Kodama Chemical Industry integrates hitozukuri and genbazukuri into their processing technologies, resulting in the highest quality products that go beyond mere plastics.
“I would like to be a part of the company’s pursuit of potential new materials, especially as we live in a multi-material world.”
Junichi Tsubota, President, Kodama Chemical Industry Co., Ltd.
Established in the aftermath of the Second World War, Kodama Chemical Industry has been producing molded plastic products for over three-quarters of a century.
At the heart of the company’s philosophy are the concepts of monozukuri and hitozukuri.
As president Junichi Tsubota is quick to explain, at Kodama, monozukuri is defined as two separate words: mono, meaning “thing”, or “object”, and zukuri, meaning “making” or “producing.”
The words are separated, Mr. Tsubota goes on, “to highlight the importance of the product itself.”
The making of people, meanwhile, or hitozukuri, is equally crucial. Mr. Tsubota adds: “Building human capital and establishing a good relationship between every single individual that works for the company is important, and vital for establishing a good working environment.”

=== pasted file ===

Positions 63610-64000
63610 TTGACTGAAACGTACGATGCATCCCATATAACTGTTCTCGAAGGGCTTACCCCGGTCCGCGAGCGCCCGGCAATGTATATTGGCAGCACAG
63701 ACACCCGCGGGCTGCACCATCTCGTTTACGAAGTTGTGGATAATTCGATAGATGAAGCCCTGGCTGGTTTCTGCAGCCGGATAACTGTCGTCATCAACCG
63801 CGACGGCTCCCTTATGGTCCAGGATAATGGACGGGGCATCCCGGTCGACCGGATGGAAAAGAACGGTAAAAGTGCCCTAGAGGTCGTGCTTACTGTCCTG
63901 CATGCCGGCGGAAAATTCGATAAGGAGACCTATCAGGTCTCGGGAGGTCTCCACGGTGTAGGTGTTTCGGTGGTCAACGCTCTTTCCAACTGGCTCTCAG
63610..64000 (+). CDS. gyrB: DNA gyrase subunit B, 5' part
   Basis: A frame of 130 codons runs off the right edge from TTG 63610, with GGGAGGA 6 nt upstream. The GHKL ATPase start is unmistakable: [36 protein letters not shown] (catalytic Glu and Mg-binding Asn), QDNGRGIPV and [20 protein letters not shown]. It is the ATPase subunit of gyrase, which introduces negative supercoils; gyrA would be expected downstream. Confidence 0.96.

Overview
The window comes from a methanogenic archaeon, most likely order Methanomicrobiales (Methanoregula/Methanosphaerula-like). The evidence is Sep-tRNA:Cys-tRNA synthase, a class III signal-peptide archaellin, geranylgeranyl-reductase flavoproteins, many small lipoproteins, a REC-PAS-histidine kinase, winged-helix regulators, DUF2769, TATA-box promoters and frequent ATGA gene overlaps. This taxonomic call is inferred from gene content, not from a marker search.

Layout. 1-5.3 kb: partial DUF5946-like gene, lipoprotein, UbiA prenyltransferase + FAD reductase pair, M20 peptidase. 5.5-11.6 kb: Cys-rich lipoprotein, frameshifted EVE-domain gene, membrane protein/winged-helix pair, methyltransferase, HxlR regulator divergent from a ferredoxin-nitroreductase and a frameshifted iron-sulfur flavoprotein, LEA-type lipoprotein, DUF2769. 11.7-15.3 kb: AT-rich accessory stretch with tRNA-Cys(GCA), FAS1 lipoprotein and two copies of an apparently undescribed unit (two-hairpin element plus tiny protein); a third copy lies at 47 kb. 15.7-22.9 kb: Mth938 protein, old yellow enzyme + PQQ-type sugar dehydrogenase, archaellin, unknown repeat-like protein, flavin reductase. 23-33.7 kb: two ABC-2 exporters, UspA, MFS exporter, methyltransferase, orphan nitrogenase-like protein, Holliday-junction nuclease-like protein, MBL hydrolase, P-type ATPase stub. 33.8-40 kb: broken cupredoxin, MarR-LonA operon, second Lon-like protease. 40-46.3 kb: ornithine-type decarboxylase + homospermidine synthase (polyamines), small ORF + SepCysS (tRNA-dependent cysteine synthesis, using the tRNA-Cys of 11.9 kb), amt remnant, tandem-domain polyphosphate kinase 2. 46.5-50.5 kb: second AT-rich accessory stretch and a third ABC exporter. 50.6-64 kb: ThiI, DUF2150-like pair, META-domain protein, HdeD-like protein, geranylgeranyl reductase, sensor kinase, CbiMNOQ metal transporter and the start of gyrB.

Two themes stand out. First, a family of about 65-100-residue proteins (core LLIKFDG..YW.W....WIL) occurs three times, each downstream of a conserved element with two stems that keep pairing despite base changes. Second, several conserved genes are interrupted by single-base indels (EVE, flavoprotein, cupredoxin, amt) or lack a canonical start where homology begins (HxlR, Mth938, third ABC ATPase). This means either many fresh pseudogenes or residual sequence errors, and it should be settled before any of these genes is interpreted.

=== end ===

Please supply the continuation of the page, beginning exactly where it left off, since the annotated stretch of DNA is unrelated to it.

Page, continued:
It is an approach that has stood the firm in good stead as it continues to expand beyond Japanese borders.
Thai Kodama Chemical (TKC) already has an established presence in Thailand, and with a second subsidiary, Echo Autoparts Thailand (EAT), looking to take advantage of the opportunities afforded by the fast-moving automotive industry, it is clear that Southeast Asia holds the key to the company’s current international strategy.
Mr. Tsubota adds: “We are not only thinking of Thailand as a production site. We are considering it as a strategic base, almost like a local hub, that will open the gates to other countries in Southeast Asia.”
Among them, of course, India and China, countries Mr. Tsubota views as potential target markets for the sale of carbon fiber-reinforced polymers (CFRP), which are of increasing significance in the burgeoning electric vehicle industry.
Not that he will be losing sight of what’s really important: “You can spend all the time in the world strategizing and making plans, but at the end of the day people are the ones that make a company great.”